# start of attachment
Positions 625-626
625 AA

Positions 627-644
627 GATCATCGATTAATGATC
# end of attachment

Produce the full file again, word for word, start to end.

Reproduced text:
Positions 625-626
625 AA

Positions 627-644
627 GATCATCGATTAATGATC